Five reviewers (Ackelsberg, Heschel, C. Ochs, V. Ochs, and Muffs) commented on specific selections: the American journalist Ray Frank (1865-1948) was the most commented upon. For Heschel, she typified the "voices of the women in this anthology who are not always feminist" and Muffs found her "to be a bit melodramatic, even anti-feminist." (Frank has two selections instead of three in the 2009 edition.) Two authors found in the 1992 edition are not in the revised edition of 2009: the piece by Itka Frajman Zygmuntowicz "Survival and Memory" which Carol Ochs found "one of the most moving pieces of this anthology" about her experience during the Holocaust. Savina J. Teubal's ritual "Simchat Hochmah" was also removed from the 2009 edition. This might be linked to the review by Muffs who had "great difficulty" with Teubal's ritual, because she "did not find it touched meaningfully upon the feelings, issues, or questions that many of us experience about our own aging." Muffs also commented on a selection retained in the revised edition, "Encountering the Divine Presence" by Laura Geller which she qualified as "a major contribution to the understanding of the nature of spirituality within a Jewish context."

The 2009 edition has five parts instead of the four in the earlier edition. The new edition adds an "Earlier voices, 1355-1523." The 1992 edition was strictly chronological while there is now some overlap of dates: the part II, "Traditional voices" which ended in 1800 in the 1992 edition, now ends in 1865 and overlaps with Part III "Innovative voices, 1842-1934." Even more than in the 1992 edition, the revised edition emphasizes the contemporary scene, documenting the expression of renewal and innovation in all currents in Judaism, chiefly in the United States, but also in Israel, and, to a lesser extent, in South America and Europe.

According to my count, there are twenty-one new authors in the revised Four centuries, a net gain of 30%. To quote in the order in which they appear in the book: Abigaill Levy Franks in Part II; the poet Rachel in Part III; in Part IV, 1935-1989, "Urgent voices," German rabbi Regina Jonas; poets Else Dormitzer, Grete Schmahl-Wolf, and Ilse Blumenthal-Weiss, and her daughter, also a poet, Miriam Merzbacher-Blumenthal; new immigrant to North Dakota Sophie Turnoy Trupin; rabbi and author Sandy Eisenberg Sasso; French poet Evelyn Kadouche; Sephardic poet Jennie Adatto Tarbulus; and Israeli poet Yona Wallach. In Part V, 1988-2007 "Contemporary voices," Ahuva Artzi (pseudonym for an Orthodox woman from Jerusalem), Marjorie Agosin (Chilean poet and human right activist), Maya Bejerano (Israeli poet), Magda Herzberger (Holocaust survivor and poet), Yael Levine (Israeli modern Orthodox feminist), Yael Arami (Israeli of Yemenite ancestry), Silvina Chemen (Argentinean Rabbi), Viva Hammer, and Shelley Frier List (two Orthodox activists). From this list, it appears that Umansky and Ashton have responded to the criticism and presented additional Sephardic and Orthodox voices in their anthology.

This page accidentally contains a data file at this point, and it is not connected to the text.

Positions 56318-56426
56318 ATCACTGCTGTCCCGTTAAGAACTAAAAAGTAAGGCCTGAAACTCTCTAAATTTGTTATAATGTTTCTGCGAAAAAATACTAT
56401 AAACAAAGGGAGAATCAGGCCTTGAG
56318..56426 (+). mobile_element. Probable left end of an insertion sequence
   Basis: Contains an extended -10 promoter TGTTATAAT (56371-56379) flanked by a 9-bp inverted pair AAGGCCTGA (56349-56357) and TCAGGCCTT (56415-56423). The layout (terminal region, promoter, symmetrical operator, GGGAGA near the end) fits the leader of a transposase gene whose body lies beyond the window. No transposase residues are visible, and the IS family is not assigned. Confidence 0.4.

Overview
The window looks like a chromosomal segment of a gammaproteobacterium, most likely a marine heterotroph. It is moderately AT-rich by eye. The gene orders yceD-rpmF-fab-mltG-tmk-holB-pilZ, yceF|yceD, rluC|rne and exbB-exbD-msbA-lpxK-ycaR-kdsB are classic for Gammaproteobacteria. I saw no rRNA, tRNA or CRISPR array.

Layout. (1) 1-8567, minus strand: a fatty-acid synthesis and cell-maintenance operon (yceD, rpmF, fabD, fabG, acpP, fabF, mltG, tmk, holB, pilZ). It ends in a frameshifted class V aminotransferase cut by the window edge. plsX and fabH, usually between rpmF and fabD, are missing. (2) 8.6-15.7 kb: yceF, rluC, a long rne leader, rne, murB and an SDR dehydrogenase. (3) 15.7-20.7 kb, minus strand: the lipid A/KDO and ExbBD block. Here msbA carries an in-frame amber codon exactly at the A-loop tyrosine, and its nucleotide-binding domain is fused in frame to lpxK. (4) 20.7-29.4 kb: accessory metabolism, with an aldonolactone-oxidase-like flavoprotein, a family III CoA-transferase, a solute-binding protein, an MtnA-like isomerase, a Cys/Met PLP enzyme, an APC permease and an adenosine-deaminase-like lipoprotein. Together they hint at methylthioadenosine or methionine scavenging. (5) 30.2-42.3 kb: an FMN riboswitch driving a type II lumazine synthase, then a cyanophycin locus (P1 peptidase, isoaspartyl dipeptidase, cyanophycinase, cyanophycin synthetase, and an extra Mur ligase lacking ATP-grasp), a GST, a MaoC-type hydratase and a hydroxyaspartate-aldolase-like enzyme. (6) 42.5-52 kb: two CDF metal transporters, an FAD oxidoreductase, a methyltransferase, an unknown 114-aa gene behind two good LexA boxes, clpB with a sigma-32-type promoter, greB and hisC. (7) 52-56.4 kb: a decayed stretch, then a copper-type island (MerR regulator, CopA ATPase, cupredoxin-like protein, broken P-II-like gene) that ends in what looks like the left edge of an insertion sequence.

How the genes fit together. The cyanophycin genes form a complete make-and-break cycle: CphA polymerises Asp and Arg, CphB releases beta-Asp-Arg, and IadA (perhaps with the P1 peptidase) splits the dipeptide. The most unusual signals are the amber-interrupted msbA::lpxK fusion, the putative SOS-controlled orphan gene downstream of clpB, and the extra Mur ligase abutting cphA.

This 2009 version of the sourcebook is useful for students of women in Judaism or women in religion and is an important addition to women's studies collections.

                                                                       

 

 

 

BOOK REVIEWS OF THE 1992 EDITION CITED IN THIS REVIEW:

 

Martha Ackelsberg. American Jewish History Annual, 1994, v. 82, n. 1-4, p. 415-417.

Laura Geller. Tikkun, March-April 1993, v. 8, n. 2, p. 60.

Carol R. Glatt. Library Journal, June 15, 1992, v. 117, n. 11, p. 80.

Susannah Heschel. Women's Studies Quarterly, Spring-Summer 1993, v. 21, n. 1-2, p. 206-208.

Carol Ochs. From absence to presence. The Women Review of books, Jan. 1993, v. 10, n. 4, p. 22.

Vanessa Ochs. Religious Studies Review, Jan. 1993, v. 19, p. 84.

Yocheved Herschlag Muffs. To enter the palace. Cross Currents, Winter 1993-1994, v. 43, n. 4, pp. 535-541.

Charlene Spretnak. Essay: Wholly writ. Ms. Magazine, March-April 1993, v. 3, n. 5, p. 60-62 (a brief mention on p. 61).

 

 

Women in Judaism: A Multidisciplinary Journal Spring 2010 Volume 7 Number 1

ISSN 1209-9392

2010 Women in Judaism, Inc.